“Bless the Lord, O my soul, and forget not all his benefits: Who forgiveth all thine iniquities; who healeth all thy diseases;...” (Psalms 103: 2 & 3).
“In the world ye shall have tribulation: but be of good cheer; I have overcome the world.” (John 16:33).
“....For whatsoever is born of God overcometh the world: and this is the victory that overcometh the world, even our faith.” (John 5: 4).
“....lo, I am with you alway; even unto the end of the world.” (Matthew 28:20).
When my daughter was between the ages of three and four, she was a little scamp. When I walked out of the room, she would often, quite deliberately, go into the kitchen and turn on a gas burner. One day she ran out the front door into the middle of the street, as if she was in a race, and then tried to run back into the house before I saw her. She thought she was just playing a trick on me. I'd recently witnessed another young mother with a similar problem, so I surmised that running out of the house into the street must be a somewhat common occurrence with little ones. But this was my own daughter, and I was the one responsible for 'nipping it in the bud'.
Both acts of turning on a gas burner and dashing into a busy street were dangerous enough to address immediately; so, to stop her new game of running into the street, I put a hook, high-up on the screen door, with a safety slide that made it difficult for her to open, even if she found a stool. She then stood at the screen door and yelled out to the people passing by that she was being kept prisoner. Still, I was able to quit worrying about a car accident. The stove wasn't so easy to fix, because I couldn't figure out how to lock a burner.
Watching her behavior during this phase, however, I had a Eureka-moment for myself. I suddenly SAW the phenomena of natural consequences. If my little one had succeeded in opening the door and running into the street with the consequence of being hit by a car, it wouldn't have been I, her mother, who was punishing her. Nor would it have been God who was punishing her for being a disobedient child. Rather, the punishment of injury would have been a natural consequence, tied to the unwise behavior of running into a danger zone, which my daughter, in her immaturity, didn't yet comprehend. I had to make rules to protect her, until she was old enough—and wise enough—to set these rules for herself. Otherwise, she would bring upon herself, and into her life, various forms of discord and disharmony; some discord and disharmony, like injuries, which might not go away very easily.
When boiled down to their essence, my rules (as her protector) were written in love. Because she didn't yet know the natural consequences of unwise behavior, I had to instigate rules to protect her from her yet, unknowing self. Just as with the natural consequences of running into the middle of the street too often, there were natural consequences of playing with the fire on the stove. Had a burn occurred, being burned by the fire wouldn't have been a punishment from me for disobeying one of my rules; nor would it have been a punishment from God for disobeying the commandment to honor her father and mother. Rather, the burn would have been the direct result of the nature of fire, and nothing else. The rules she was living under were rules to keep her safe, until she grew to accept these rules to live by, so that she'd keep herself safe.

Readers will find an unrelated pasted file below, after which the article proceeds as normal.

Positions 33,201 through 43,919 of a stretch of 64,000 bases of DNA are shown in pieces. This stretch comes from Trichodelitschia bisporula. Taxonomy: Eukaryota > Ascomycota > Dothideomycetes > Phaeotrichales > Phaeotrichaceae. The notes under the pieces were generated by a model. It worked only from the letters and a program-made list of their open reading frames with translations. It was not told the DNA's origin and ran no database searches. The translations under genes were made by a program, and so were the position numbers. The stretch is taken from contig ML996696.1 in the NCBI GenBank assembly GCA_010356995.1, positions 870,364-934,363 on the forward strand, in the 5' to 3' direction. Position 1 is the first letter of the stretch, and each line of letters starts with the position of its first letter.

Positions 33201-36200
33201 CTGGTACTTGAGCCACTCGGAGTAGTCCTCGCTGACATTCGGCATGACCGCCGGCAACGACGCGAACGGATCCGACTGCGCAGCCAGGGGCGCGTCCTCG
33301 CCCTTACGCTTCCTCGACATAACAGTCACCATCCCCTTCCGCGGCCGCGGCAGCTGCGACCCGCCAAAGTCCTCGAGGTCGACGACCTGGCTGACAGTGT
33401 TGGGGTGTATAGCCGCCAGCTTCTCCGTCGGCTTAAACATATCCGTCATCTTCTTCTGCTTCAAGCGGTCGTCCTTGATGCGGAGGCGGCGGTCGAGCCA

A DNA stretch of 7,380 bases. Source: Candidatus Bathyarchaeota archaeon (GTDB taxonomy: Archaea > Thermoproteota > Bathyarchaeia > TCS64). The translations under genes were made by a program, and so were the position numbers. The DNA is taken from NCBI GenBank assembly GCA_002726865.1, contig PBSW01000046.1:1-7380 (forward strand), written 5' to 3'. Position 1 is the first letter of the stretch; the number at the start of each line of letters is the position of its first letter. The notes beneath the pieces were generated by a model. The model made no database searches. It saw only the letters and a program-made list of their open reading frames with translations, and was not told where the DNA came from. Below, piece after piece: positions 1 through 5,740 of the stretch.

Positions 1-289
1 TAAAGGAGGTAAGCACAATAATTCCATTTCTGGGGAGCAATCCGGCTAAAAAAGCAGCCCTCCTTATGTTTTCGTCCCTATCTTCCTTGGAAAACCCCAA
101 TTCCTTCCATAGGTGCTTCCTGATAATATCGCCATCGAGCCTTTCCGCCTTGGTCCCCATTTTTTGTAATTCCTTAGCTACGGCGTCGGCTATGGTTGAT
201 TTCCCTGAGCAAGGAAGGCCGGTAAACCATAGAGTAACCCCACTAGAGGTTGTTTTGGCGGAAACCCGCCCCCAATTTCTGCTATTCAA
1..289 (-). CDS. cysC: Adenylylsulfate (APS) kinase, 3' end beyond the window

So, in my thirties, I was the one who grew up a bit more; I realized that the 'thou shalt not's of the Ten Commandments were the rules which God, out of love, has given to Its immature children to keep them safe in the human condition. These rules are universal, not just belonging to certain groups, like Christians and Jews. When broken, the consequences which occur are not punishment from a loving God; instead, these consequences (which take many discordant forms) are the natural results of the unwise action we take. God doesn't punish anyone. We punish ourselves with doing stupid, unwise things. The natural, bad consequences are always present to be activated by any one of us, whenever we decide to do an unwise or destructive thing.
All divine commandments (including spiritual intuitions from within, warning us away from some destructive behavior) should be analyzed for their spiritual purpose; for they're more important to our lives than we can possibly imagine. The rules of divine Wisdom are meant to keep us safe within a state of harmony, rather than discord, in a material-seeming place where discord can ensue at any moment.
Christ Jesus summarized the ancient ten rules of wisdom with only two rules of love: Love God, and Love all others as yourself. If one obeys these two directives, even the Ten Commandments are fulfilled—for it one loves all others, he or she will not lie, cheat, steal, covet, or kill any one. The commandments which Moses perceived from divine Wisdom, were stated in a somewhat dictatorial form: thou shalt not bear false witness; thou shalt not commit adultery; thou shalt not covet anything of thy neighbor's; thou shalt not kill; etc. Christ Jesus showed that love fulfills all the laws of divine Wisdom, and thereby restated them in a positive way. Loving our way out of any situation is the smartest thing we can ever do. It's the way of harmony that satisfies all the 'thou shalt not's'.
To illustrate with just one common occurrence in society today, take the issue of cheating on one's spouse—committing adultery. Why, from the wisdom of God, is there actually a commandment against this? Cheaters often say, “But he (or she) didn't mean anything to me” or “Don't make such a big deal out of it; nearly everybody does it.” Breaking one's word and good faith with another can be justified so easily, and dismissed as if there were no consequences.